The Master of Physician Assistant Studies (MPAS) program at the University of Charleston is a rigorous and intense program that places specific requirements and demands on all students enrolled in the program. The minimum technical standards establish the essential qualities considered necessary for students admitted to this program to achieve the knowledge, skills, and competencies of an entry-level physician assistant. In the event an applicant is unable to fulfill these technical standards prior to or any time after admission, with or without reasonable accommodation (see official UC ADA Statement), the student will not be allowed to enter or progress within the program.
Candidates for admission and students within the Physician Assistant program must possess aptitude, ability, and skills in the following categories:
- Sensory and Motor Functions
- Intellectual Conceptualization, Integration, and Quantitation
- Behavioral and Social Attributes
- Candidates and students must be able to observe and actively participate in all demonstrations and experiments in the basic medical and clinical sciences, including observations made through a microscope and demonstrations made in the classroom using standardized or classmate patient-models.
- Candidates and students must be able to observe a patient accurately and completely both at a distance and up close, noting both verbal and nonverbal signs.
- Candidates and students must possess the ability to comprehend written English at a level sufficient to adequately evaluate technical materials, medical reports, and biomedical texts and journals.
- Candidates and students are expected to be able to communicate, both verbally and in writing, the results of their examination to the patient and to their colleagues with accuracy, clarity, and efficiency.
- Candidates and students must be able to accurately and legibly document observations and plans in a thorough and timely manner.
Sensory and Motor Functions
- Candidates and students must have sufficient use of somatic sensation and the senses of vision, hearing and smell to perform the inspection, palpation, auscultation and percussion components of the physical examination.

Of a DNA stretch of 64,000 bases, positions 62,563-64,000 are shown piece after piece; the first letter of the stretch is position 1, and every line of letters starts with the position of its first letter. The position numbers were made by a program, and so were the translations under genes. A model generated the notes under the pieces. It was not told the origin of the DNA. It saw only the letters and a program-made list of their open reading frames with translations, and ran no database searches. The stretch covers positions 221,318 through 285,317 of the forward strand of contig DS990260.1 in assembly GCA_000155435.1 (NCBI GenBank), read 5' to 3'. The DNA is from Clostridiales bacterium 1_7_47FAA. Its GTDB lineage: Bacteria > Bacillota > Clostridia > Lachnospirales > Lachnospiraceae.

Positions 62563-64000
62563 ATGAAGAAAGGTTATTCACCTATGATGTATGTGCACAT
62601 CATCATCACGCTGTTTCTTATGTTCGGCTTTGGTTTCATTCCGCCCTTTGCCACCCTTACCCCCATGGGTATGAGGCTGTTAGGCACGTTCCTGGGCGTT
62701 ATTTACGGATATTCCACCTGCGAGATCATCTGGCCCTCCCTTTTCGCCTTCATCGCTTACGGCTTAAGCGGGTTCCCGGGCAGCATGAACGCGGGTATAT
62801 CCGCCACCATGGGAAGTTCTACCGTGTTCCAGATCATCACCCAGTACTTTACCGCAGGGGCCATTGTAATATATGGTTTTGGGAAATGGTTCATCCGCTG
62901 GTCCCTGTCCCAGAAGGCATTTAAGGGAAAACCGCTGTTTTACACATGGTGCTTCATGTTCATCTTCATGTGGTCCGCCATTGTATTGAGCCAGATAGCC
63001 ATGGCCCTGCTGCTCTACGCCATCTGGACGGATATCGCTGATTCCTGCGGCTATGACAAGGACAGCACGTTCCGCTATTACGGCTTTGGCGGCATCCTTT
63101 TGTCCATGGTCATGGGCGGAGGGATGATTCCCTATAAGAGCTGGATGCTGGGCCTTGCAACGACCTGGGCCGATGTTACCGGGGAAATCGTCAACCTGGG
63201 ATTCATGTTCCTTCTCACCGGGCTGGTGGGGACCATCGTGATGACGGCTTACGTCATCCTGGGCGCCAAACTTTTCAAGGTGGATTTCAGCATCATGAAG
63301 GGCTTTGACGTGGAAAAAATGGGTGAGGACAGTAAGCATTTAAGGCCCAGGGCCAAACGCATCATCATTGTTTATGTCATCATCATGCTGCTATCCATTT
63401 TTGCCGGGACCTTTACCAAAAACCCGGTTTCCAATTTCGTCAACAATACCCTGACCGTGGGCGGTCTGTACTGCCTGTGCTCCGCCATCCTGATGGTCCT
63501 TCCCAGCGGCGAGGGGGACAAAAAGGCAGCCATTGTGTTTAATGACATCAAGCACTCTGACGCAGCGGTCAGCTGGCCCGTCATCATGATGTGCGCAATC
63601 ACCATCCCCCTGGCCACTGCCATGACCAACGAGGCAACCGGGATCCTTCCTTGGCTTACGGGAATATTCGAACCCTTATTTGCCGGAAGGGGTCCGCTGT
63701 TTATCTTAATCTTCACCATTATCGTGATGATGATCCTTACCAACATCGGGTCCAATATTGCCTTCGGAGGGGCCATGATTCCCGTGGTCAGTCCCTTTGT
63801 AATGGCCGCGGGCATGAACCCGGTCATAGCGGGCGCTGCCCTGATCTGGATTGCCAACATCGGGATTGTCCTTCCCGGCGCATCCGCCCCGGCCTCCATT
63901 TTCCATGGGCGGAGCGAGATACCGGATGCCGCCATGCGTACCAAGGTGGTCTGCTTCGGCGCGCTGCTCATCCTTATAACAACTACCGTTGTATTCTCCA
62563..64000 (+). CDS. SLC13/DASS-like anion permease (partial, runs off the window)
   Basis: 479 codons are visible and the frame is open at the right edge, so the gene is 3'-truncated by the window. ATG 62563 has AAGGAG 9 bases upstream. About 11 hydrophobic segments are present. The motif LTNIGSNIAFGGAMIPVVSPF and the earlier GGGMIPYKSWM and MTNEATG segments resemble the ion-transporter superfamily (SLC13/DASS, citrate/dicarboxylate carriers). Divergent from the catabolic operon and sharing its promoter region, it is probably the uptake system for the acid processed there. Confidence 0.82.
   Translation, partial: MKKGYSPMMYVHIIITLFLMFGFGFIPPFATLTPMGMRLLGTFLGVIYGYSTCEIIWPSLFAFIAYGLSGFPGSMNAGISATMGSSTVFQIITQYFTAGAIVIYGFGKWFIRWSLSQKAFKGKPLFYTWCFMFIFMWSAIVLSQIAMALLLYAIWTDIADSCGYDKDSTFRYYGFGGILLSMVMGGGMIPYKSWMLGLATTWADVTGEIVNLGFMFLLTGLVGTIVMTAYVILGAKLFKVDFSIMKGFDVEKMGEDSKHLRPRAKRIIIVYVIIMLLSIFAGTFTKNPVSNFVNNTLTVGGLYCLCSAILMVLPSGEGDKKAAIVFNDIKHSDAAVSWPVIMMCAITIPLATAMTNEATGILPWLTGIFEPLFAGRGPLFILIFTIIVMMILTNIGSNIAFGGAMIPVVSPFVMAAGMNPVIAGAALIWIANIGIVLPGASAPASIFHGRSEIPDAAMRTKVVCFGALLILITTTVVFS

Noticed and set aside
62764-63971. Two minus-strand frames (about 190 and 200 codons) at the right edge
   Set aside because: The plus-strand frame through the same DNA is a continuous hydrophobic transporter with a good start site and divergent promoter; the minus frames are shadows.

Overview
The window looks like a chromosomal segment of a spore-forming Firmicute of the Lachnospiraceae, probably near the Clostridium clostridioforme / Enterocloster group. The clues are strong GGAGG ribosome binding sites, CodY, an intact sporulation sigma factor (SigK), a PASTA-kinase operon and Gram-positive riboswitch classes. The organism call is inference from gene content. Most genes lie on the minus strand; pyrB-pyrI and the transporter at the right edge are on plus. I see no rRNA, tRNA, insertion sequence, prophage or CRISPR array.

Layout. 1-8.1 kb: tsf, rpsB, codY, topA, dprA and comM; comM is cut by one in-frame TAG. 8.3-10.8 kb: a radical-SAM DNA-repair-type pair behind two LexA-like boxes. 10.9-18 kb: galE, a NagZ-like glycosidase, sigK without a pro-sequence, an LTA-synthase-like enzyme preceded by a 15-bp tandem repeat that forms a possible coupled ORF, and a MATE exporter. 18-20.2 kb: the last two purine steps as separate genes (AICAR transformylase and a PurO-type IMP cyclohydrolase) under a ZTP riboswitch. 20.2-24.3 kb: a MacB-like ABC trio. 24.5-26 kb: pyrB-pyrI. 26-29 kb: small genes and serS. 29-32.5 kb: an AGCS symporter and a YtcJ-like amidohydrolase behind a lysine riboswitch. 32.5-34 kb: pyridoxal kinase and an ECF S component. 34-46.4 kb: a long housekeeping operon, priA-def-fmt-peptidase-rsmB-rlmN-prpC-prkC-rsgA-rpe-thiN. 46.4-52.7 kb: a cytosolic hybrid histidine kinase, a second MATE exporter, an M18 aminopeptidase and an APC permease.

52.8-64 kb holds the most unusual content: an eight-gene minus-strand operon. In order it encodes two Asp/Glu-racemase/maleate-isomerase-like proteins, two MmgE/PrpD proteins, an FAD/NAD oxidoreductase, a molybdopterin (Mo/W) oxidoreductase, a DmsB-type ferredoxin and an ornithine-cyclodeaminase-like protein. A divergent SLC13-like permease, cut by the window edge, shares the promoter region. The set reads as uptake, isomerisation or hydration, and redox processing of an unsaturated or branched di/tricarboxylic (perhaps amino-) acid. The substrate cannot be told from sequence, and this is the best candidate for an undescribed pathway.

- Candidates and students must possess the gross and fine motor coordination skills necessary to learn and perform routine laboratory tests, and diagnostic and therapeutic procedures.
- Candidates and students should be able to perform the physical activities needed to provide general and emergency care for patients. This may include, but not be limited to, activities such as bending, lifting, carrying and running.
Intellectual Conceptualization, Integration, and Quantitation
- Candidates and students must be able to learn to quantify, analyze, integrate, synthesize, solve problems, and reach diagnostic and therapeutic judgments.
- Candidates and students must be able to learn and to demonstrate the ability to recognize limitations in their own knowledge, skills, and abilities and seek appropriate assistance with their identified limitations.
Behavioral and Social Attributes
- Candidates and students must be able to work collaboratively with their classmates to sustain a non-competitive learning atmosphere and with their colleagues and patients to develop collaborative professional relationships.
- Candidates and students must possess the endurance to tolerate physically taxing workloads and to function effectively under stress. At times this may require working for extended periods of time or with rotating schedules.
- Candidates and students must possess the emotional health needed for full use of their intellectual abilities, exercise of good judgment, and prompt and appropriate action in emergency situations.
- Candidates and students must be able to adapt to changing environments and to display flexibility in the face of uncertainties inherent in the training process and the practice of medicine.
- Candidates and students are expected to willingly accept and invite constructive criticism and, if necessary, subsequently adopt appropriate modifications in their behavior.
It is the policy of the University of Charleston to provide reasonable accommodations for qualified individuals with documented disabilities. This college will adhere to all applicable federal, state, and local laws, regulations and guidelines with respect to providing reasonable accommodations as regards to affording equal educational opportunity. It is the student’s responsibility to contact the disability coordinator and provide current documentation from appropriate credentialed persons. The disability coordinator is located in room 302 of the Learning Commons (3rd floor of Clay Tower Building) and will assist students and faculty in arranging appropriate accommodations. This is in accordance with Section 503 of the Rehabilitation Act of 1973 and the Americans with Disabilities Act of 1990.